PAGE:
In India at present, metro projects with a total length of 370 km are operational in 9 cities. 26 other cities have already planned or proposed metro rail projects with a total length of 1132 km. The per km cost of the metro project is likely to vary from 200 to 300 crore rupees. What this means is that the country is going to witness 2.8 lakh crore rupees (nearly 2% of India’s current GDP and more than the average annual budgetary allocation to the infrastructure sector) pumped into the vanity projects across the metropolitan areas.
Is it the myth that the metro will solve the transport problems of Indian cities, or is it just because the metro looks glamorous? But then, why does the metro have a glamorous appeal? Are the other transit options inherently not as good as the metro? Or, is it just a perception reinforced by dominant ideologies?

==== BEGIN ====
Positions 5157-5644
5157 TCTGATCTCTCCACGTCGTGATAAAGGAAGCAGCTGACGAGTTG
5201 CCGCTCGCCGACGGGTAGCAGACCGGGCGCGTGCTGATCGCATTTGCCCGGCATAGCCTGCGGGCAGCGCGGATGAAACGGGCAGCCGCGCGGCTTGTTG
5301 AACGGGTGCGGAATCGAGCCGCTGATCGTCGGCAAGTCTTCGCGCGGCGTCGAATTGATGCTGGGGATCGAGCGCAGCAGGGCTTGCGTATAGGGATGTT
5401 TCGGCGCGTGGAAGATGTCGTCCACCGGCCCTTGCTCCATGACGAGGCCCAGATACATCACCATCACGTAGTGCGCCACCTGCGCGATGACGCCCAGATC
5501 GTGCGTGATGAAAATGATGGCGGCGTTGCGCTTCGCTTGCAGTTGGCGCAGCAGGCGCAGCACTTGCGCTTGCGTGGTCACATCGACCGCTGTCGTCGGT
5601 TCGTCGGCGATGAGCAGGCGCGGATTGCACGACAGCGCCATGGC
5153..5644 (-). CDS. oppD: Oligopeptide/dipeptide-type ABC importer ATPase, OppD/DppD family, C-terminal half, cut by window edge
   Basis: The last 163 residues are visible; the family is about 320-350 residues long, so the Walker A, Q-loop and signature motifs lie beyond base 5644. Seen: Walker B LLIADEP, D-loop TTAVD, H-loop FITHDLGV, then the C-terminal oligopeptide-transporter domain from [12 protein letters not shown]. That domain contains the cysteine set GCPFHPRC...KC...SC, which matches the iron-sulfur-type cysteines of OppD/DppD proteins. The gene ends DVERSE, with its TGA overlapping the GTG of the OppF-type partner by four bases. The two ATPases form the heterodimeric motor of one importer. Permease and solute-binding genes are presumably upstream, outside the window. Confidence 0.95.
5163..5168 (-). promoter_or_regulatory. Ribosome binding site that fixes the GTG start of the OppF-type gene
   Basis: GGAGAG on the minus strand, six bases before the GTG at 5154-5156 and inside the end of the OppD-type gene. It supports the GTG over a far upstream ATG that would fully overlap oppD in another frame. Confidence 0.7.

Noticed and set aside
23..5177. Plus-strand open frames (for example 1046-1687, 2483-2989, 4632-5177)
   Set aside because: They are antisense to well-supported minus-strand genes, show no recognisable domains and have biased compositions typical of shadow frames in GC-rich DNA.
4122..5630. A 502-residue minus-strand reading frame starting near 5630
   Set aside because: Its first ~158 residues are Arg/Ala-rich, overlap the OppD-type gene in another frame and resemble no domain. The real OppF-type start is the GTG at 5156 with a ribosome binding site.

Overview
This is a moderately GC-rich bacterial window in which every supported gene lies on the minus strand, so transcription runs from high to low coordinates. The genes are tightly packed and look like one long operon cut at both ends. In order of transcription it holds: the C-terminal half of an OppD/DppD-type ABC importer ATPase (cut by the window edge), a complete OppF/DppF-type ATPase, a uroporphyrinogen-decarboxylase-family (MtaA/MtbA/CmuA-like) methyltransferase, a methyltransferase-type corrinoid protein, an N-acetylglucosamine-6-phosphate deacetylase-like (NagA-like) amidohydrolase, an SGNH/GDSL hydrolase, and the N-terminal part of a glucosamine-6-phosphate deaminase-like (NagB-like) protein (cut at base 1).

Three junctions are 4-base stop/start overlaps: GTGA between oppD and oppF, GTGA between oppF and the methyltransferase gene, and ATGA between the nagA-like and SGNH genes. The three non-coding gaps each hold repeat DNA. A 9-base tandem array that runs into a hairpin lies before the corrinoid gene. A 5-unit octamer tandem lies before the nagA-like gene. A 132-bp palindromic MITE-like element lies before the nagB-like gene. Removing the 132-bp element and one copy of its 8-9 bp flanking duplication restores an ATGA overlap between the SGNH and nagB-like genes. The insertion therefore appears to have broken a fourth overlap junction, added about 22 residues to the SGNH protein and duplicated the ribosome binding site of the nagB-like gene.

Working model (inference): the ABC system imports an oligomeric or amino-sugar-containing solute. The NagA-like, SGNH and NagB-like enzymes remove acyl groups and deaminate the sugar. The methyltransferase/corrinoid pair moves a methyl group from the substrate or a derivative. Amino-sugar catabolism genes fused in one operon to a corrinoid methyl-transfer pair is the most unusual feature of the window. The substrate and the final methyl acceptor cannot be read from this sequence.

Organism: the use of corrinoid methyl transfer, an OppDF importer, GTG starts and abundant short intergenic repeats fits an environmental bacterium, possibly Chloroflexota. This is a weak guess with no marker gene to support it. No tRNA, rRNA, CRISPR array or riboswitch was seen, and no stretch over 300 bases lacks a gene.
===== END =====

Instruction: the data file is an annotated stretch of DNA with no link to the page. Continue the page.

Over the years, Delhi Metro has become a role model for many things. To urban dwellers, it promises a “modern” and “high–tech” public transport system. To governments, it is an easy means to earn “development credits” along with “public
welfare”. To the private sector, it has clearly a lot to offer since a lot of money is at stake. This also gets rewarding media coverage because of strong public relations (PR) management and it is also honoured by various national and international agencies for its “achievements”. But how did this happen? More importantly, what is actually going on?